Although the political leaders on both sides are making optimistic noises that an exit deal and new FTA will be concluded for the good of all, this cannot at all be guaranteed. As noted above, UK government has now acknowledged that businesses need to learn to live with some uncertainty here. The chances of "no deal" happening, ie. reversion to WTO rules at best, are so high that contingency planning is essential (and UK government has acknowledged this now too). This means planning for "no deal". It is of course generally to be hoped that some sort of FTA will be agreed to facilitate undisrupted EU/UK trade, and if that is achieved, then having made some contingency plans for no deal, there should only be upside.

Set out below are some of the things UK businesses might consider (albeit noting the different sectors and organisations will all have their own very individual concerns):

  • Consider existing trade flows with EU – check what the tariffs might be (see and consider are you ready both for export charge into the EU and import charge for goods you might currently be buying?
  • Consider rules of origin and classification: what tariffs may or may not apply to different trade in goods will depend on originating status (EU, UK or third country) and what the goods are properly classified as.
  • Consider trade protection issues: anti-dumping rules protecting domestic EU producers from unfairly priced imports from third countries have been applied at EU level only (eg. steel, solar panels, bicycles). On exit from the EU this will need reconsidering, which may be an opportunity for some importers as well as a threat for some UK producers.
  • Based on the above consider are there opportunities for domestic sourcing and sales of products previously imported from the EU? Remember, EU businesses will be doing the same. This is a matter of hedging your supply chain opportunities.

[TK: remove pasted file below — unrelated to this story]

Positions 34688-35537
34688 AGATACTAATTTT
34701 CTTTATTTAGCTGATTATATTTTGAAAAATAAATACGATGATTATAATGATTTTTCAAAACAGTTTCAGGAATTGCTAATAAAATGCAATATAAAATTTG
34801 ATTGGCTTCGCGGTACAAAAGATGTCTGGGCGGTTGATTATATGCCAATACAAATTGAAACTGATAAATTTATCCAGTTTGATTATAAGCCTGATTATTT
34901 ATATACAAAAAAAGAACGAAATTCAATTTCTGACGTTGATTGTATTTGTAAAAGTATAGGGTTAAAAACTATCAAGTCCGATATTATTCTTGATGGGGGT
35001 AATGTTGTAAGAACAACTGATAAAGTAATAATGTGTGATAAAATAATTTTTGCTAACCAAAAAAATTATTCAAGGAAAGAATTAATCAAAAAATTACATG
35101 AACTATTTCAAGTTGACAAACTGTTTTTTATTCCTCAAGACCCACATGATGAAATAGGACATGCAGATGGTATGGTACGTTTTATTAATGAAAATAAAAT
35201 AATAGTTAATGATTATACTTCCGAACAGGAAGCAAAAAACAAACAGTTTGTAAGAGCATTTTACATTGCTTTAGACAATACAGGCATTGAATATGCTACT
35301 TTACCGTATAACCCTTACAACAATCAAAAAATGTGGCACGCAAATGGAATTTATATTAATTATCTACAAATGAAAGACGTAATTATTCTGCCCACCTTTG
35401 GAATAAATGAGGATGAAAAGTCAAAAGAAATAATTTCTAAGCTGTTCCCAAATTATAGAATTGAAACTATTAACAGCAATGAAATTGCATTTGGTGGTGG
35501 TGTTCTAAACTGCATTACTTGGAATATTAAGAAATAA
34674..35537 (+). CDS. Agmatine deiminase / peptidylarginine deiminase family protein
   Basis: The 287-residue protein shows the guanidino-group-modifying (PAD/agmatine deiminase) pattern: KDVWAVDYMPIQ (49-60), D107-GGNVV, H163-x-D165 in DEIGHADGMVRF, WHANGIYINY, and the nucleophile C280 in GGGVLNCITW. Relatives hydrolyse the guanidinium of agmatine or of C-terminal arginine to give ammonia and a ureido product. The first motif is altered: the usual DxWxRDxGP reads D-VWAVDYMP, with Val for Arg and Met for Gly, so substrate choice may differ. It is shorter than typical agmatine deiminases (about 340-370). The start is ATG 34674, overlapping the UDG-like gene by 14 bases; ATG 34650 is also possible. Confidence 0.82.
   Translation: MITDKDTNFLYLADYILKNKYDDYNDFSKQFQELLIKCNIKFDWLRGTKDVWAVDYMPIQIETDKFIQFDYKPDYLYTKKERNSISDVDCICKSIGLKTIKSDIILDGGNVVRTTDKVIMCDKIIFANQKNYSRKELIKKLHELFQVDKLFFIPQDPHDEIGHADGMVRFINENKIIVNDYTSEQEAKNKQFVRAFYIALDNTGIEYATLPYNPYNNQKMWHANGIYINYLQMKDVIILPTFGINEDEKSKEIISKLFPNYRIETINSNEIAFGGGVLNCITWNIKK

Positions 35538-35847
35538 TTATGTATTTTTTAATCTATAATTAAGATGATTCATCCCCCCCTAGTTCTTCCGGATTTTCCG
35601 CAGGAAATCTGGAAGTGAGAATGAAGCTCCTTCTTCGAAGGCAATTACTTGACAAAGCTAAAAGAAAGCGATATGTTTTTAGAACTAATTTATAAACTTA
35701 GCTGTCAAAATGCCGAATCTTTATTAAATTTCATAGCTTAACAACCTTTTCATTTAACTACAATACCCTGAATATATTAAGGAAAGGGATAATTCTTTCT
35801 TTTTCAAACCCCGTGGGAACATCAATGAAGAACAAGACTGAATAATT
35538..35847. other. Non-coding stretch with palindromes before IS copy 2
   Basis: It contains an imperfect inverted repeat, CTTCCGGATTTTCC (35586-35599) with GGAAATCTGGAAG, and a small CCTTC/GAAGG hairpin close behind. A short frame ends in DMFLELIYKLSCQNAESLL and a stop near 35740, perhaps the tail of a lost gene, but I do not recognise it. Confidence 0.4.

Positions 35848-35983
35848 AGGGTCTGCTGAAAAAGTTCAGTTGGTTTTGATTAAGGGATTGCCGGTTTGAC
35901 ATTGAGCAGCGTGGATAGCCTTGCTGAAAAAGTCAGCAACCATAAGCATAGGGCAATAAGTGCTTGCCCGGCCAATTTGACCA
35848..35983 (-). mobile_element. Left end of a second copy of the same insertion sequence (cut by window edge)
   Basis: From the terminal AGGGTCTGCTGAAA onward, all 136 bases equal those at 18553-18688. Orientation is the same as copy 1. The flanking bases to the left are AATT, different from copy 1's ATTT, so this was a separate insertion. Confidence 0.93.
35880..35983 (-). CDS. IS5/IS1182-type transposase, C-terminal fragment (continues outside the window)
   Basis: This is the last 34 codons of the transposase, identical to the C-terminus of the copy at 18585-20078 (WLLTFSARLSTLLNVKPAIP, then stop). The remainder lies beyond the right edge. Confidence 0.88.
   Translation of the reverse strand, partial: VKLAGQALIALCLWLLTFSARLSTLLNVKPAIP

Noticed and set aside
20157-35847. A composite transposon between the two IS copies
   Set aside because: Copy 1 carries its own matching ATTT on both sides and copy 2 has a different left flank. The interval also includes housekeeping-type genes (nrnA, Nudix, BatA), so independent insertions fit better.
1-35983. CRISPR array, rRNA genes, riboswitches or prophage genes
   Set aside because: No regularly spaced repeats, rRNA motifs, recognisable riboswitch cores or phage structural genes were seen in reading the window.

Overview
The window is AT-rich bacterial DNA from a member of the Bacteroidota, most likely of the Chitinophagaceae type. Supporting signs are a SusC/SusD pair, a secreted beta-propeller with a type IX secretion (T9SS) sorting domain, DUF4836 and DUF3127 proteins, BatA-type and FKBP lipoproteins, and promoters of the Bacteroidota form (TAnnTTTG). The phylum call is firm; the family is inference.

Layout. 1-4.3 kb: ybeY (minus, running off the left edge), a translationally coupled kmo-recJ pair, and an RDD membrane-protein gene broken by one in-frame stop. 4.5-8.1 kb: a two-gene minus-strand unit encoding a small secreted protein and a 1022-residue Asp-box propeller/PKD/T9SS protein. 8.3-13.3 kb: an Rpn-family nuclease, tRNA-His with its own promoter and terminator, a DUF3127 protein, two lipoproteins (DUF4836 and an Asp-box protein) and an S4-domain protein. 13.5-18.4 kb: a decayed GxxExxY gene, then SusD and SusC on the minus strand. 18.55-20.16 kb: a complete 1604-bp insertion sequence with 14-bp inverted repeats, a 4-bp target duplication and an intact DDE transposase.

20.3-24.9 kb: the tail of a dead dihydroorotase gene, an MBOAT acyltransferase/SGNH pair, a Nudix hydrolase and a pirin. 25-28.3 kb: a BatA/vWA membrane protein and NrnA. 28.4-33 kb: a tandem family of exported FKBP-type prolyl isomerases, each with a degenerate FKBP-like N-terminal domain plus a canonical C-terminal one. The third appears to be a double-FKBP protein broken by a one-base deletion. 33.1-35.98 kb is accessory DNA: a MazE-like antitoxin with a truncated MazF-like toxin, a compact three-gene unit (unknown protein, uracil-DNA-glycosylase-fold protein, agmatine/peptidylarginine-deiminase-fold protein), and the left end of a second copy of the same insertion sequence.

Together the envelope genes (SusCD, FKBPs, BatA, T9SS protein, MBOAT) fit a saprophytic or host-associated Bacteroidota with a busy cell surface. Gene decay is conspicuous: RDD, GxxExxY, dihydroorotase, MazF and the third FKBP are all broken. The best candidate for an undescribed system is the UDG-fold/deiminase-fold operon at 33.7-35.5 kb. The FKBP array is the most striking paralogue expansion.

• Consider what opportunities exist for sales outside the EU? The devaluation of sterling has certainly made UK goods more competitive across the world. Trade with non-EU countries should be able to continue as before.
  • Consider what non-tariff barriers you might face in future? Whatever barriers you perceive, make sure government understands them.
  • Participate in your trade associations and government relations. Government can only deal with what it knows about.
  • Consider your contractual arrangements. Those that will last beyond 2019 may or may not make provision for issues such as who is liable for import duties not envisaged at the time they were written. 


Article 50 is here and the UK's exit from the EU is happening. Whatever one's feelings about that it is incumbent on businesses to plan for it, which for now means being alive to the possibility of "no deal" and how best continuity can be assured, and indeed opportunity can be exploited, in such a situation.

This information is intended as a general discussion surrounding the topics covered and is for guidance purposes only. It does not constitute legal advice and should not be regarded as a substitute for taking legal advice. DWF is not responsible for any activity undertaken based on this information.

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Jonathan Branton

Partner - Head of EU/Competition

I lead the firm in EU/Competition issues, specialising in behavioural antitrust, merger control, public procurement and State aid, and all related issues of public funding, including the UK’s Regional Growth Fund, ERDF and ESIF. I also head up the firm’s Brussels office and the firm’s cross-discipline Public Sector group.

Dominic Watkins

Partner - Head of Food Group

I am Head of DWF’s internationally renowned food sector group as well as being Head of Regulatory in London.

Hilary Ross

Executive Partner (London) - Head of Retail, Food & Hospitality

Recognised by The Lawyer as one of the UK’s Top 100 lawyers, I advise clients on compliance and challenges across the EU in relation to products, systems and safety.